SOURCES: Thomas Schofield, Ph.D., assistant professor, human development and family studies, Iowa State University, Ames, Iowa; Michael MacKenzie, Ph.D., associate professor, social work and pediatrics, Rutgers, The State University of New Jersey, New Brunswick, N.J.; March 21, 2016, Social Science & Medicine
FRIDAY, May 6, 2016 (HealthDay News) -- Harsh parenting may leave more than psychological scars, it might also leave lasting physical problems -- such as obesity -- even into young adulthood, new research suggests.
And having one kind, caring parent doesn't seem to counteract the effects of the harsh parent.
"Harshness, as we measured it, is always bad for kids. But it is particularly bad if the adolescent perceives high levels of warmth and support from the other parent," said study lead author Thomas Schofield.
The researchers defined "harsh" parenting as angry, hostile and antisocial.
Until now, "we did not know if parenting that was harsh -- while not falling into the category of abuse -- could predict physical health," said Schofield, an assistant professor of human development and family studies at Iowa State University.
For the study, Schofield and his colleagues examined the results of a study of 451 children. All were seventh-grade students in eight Iowa counties in 1989.
The researchers studied their families, even videotaping how they interacted in their homes. Then, the investigators followed the children's health through age 20. All of the families lived in small towns or on farms. All were white and spoke English.
The study authors also asked kids questions about their health and whether their parents showed warmth to them by expressing caring or appreciation.
The findings showed evidence that harsh parenting appears to have a measurable impact on the health of kids. When parents were "hostile, angry, and antisocial towards their adolescent," Schofield said, the kids were more likely to report declines in their physical health and to gain extra weight.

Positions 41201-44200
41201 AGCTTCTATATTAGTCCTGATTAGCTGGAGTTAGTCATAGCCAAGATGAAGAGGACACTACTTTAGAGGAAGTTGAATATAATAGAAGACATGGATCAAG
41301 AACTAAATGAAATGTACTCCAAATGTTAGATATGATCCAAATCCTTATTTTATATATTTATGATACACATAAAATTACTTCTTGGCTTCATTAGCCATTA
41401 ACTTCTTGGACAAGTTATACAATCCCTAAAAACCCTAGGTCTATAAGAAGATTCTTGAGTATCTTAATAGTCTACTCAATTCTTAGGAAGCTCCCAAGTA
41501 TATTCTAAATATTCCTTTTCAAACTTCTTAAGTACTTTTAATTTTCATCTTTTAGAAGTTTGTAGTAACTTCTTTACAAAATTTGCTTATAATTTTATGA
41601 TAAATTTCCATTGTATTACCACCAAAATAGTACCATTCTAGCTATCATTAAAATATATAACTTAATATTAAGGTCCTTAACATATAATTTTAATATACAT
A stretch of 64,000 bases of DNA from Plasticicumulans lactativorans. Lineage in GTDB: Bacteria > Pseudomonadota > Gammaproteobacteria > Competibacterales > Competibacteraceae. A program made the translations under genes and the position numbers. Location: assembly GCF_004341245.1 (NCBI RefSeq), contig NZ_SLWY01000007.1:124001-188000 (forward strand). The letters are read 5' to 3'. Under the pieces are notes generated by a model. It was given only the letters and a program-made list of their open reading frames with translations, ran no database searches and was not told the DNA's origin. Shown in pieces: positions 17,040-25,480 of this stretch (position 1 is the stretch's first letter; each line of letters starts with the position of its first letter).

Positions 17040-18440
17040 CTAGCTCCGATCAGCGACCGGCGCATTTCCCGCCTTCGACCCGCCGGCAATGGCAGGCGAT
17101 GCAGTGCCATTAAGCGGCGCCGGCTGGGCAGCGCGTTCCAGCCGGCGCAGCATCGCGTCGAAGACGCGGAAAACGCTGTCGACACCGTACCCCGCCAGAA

Meanwhile, "warmth from the second parent did not consistently buffer or protect the adolescent from the harshness from the first parent," he said.
When the researchers looked at body mass index (BMI) -- a ratio of weight to height -- they found that the harmful effects of the harsh parent on BMI increased even as the warmth of the other parent went up.
Still, "we cannot prove harsh parenting was the cause" of worse health, Schofield said.
The study didn't tease out possible reasons why a harsh parent might cause lasting physical harm. But, Schofield said, stress in childhood does hurt people's health over their lives.
Michael MacKenzie is an associate professor of social work and pediatrics at Rutgers University in New Jersey. He said stress may indeed be the cause of health issues in kids with harsh parents. The reason: there's evidence that stress disrupts the functioning of the immune system and growth hormones, he said.
Schofield said the new study findings should help show parents that their behavior matters. "Parents reacting emotionally to life stress or parenting stress is natural, and can require concerted effort to master," he added.
Schofield said parents should consider their actions with their kids and think about whether they'd act differently in public when people are watching.
"If we're behaving one way at home and another way in public, some part of us knows we're doing something we feel the need to hide," he said. "And if a child ever begins to behave as though they're on edge, afraid, or timid around the parent, that's a sign that something needs to shift."
Self-help books and therapy can be useful, Schofield said.
"All of these options require parents to admit 'We may have in the past done things that hurt our children,' and 'We can improve [our] parenting behaviors,' " he said. "Acknowledging those two truths is very hard, but it is probably the first step, and it is universally true because none of us are perfect parents."
The study was published recently in the journal Social Science & Medicine.
For details on practicing parenting skills, visit the U.S. Centers for Disease Control and Prevention.